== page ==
5. I quite like heart shape pockets. Actually, I've made a dress within my blog archives featuring them...
    Whenever I think of heart pockets I think of Meadham Kirchoff's S/S '12 RTW cute take on the concept...
    I thought this was quite wonderfully done... I like the kitch element of heart pockets...
    Gertie: You and I should meet up in L.A. one day! That would be so much fun... we should start sewing conventions...

  6. Jace, if you think the heart-shaped kids' pattern is awful, I dare you to go looking for pinafore patterns for kids... and find the ones with the decapitated animal heads! (Gracie, the four-year-old wants one, I told her no because they're creepy!)

  7. I am dying over that second Anne Adam's pattern! GASP! SO AMAZING!! I would love for it to 'be mine' heheheh ;)

  8. Have you ever watched the Blondie movies from the 1930s? They starred Mr. and Mrs. Dagwood Bumstead--the same couple from the famous comic strip. I watched them with my family when I was growing up and I distinctly remember Blondie and her apron with heart pockets. Don't worry, though, it was very much unlike the first pattern you shared here! :) The apron was done tastefully and you wouldn't believe all the great design inspiration you can reap from this movie series. Blondie has a great sense of style!

  9. Love the conversations between the models, too! Cute post for the occassion. I happen to have that 70's simplicity pattern in my shop if anyone is interested. I contemplated making it for myself but decided not to.

  10. Ha ha i love your comments on the patterns. right on spot :) the yoke dress with a little heart pocket is definitely the lovliest. the heart apron and bonnet looked so silly, like a masquerade outfit. Some patternmakers seems to twist themselves to do extraordinary things but all we want is a simple and stylish one.

  11. I really enjoyed the tour of the heart pockets.. some very cute..[some not so cute,ha]
    thank you for sharing..Enjoyed the post.

  12. I saw a beautiful blue circle skirt with heart pockets on eBay. The tops of the hearts had been turned down to the outside making a little pocket "collar". It also featured white dove appliqués and "I love you" in white rickrack. I later found the vintage pattern and recreated it, changing it to Jet'aime. I adore it and am so thankful for the seamstress who inspired me.

  13. I agree on most of your observations! Now a days we see the heart pockets weirdly tacky, but I guess back on those days it was an emblem of feminism, emphasizing the female role in all its splendor.... amazing pieces and observation! thank you very much for the enlightment.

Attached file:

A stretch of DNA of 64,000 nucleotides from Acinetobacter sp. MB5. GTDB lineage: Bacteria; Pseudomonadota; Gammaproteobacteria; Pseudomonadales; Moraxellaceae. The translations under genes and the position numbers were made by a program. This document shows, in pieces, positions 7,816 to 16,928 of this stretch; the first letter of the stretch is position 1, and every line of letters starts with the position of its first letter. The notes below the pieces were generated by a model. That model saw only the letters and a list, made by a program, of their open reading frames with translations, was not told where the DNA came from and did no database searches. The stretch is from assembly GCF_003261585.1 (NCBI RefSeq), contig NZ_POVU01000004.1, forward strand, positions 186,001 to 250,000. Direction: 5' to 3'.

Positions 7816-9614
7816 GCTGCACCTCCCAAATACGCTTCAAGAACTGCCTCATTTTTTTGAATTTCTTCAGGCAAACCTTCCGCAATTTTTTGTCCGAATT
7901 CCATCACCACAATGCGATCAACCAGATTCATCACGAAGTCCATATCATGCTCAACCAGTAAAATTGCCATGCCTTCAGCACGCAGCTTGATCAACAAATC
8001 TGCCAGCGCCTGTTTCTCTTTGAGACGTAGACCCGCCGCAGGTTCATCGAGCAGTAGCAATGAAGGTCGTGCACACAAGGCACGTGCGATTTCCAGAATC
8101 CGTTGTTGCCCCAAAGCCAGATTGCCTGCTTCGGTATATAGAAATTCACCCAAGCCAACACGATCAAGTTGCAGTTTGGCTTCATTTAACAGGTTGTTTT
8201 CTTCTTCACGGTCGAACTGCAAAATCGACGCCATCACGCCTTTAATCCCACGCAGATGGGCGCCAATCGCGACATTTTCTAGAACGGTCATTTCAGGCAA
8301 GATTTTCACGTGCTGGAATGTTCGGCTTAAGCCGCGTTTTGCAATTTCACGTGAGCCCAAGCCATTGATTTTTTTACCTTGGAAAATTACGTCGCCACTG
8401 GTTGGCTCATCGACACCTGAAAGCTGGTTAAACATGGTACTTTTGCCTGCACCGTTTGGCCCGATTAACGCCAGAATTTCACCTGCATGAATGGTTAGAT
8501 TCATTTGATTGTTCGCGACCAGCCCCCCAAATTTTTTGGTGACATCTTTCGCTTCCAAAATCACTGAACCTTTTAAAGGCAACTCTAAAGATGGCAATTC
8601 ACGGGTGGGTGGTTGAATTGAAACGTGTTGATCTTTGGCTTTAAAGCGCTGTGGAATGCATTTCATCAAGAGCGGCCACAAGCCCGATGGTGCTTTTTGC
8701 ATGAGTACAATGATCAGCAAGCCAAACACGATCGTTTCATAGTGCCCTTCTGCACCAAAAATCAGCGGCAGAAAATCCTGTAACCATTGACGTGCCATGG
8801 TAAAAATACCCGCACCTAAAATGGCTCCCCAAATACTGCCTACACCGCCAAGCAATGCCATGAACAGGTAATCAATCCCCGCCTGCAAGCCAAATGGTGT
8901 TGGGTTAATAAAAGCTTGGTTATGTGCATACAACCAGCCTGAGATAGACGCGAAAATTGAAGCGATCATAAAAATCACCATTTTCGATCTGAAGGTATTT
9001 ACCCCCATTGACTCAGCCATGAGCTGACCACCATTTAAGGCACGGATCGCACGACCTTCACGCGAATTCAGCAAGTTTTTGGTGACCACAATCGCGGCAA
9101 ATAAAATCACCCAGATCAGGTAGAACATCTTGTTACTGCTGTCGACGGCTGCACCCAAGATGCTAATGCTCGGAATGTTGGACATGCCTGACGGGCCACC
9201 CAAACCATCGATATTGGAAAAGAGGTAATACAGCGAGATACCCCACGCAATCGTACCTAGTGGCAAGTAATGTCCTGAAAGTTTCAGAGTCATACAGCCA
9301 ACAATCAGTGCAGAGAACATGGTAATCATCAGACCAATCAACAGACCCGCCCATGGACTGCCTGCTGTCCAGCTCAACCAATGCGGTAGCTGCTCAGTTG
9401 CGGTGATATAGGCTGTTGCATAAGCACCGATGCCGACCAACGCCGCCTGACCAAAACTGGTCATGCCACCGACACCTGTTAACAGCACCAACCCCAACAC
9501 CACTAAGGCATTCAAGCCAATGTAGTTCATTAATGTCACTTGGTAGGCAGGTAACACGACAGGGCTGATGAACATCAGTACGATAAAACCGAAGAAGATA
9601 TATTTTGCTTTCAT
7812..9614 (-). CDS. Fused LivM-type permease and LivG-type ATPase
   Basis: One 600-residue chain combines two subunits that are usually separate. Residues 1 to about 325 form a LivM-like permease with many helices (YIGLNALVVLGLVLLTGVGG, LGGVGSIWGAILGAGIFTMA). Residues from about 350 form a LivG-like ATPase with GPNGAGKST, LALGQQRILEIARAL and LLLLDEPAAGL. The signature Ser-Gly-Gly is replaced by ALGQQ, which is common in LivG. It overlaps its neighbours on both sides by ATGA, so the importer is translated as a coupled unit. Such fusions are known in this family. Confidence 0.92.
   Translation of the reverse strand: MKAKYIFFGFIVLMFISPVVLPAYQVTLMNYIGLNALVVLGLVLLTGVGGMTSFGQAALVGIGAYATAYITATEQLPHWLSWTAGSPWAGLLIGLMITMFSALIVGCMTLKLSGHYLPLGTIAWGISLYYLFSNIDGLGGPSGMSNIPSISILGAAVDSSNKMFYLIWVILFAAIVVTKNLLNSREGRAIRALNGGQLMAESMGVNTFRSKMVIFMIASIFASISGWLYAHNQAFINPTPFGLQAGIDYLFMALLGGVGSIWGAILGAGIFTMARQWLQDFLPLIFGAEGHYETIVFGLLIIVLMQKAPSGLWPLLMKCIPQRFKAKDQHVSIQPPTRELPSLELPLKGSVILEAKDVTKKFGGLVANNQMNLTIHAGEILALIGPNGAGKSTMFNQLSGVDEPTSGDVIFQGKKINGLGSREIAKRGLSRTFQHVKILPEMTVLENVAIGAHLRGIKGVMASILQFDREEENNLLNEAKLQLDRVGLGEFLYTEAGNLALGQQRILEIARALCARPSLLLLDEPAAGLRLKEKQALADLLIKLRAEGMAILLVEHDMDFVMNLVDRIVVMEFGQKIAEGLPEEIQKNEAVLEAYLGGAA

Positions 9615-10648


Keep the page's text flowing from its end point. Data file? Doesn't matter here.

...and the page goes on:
14. The longer I think about it... the lesser it looks weird to me. Guess what came later in fashion - some things in the 70s or 80s or even 90s seemed to me unwearable. But those little hearts? To me they're heartwarming.

    Have a nice week, though

  15. Thanks for all your great I'm inspired to go find heart pockets "in the wild," as it were. (Your skirt sounds amazing, Nora.) And Bratling, those aprons sound terrifying...I'll have to search them out. I fear a new obsession forming!

  16. Great. You did a great job. I would like to read few more articles from you. Keep sharing! bsc fashion design in chennai

  17. damn you!!
    Now I want to make a silly top with heart shaped pockets, it took me only to see simplicity 5803 to immediately picture my future violet sleeveless summer top... And now I am wondering, have I the white short to go with it ?
    Damn you :-)

  18. Oh I absolutely adore the heartshaped hat! It's fabulous. I'm going to wear that next year on Valentine's Day :D

  19. Woow. It's really interesting to follow the trends in fashion and to see how they gradually change and then reappear after a certain time. I studied fashion design and I'm very creative when it comes to making my own clothing and accessories and looking at the pictures what immediately came to my mind was my favorite fabric store called King Textiles here in Toronto where I usually find everything I need to design my own clothes and honestly heart shaped pockets never came to my mind so maybe the next pieces in my collection will be inspired by the outfits I can see in these pictures. :)


Thanks for your comments; I read each and every one! xo Gertie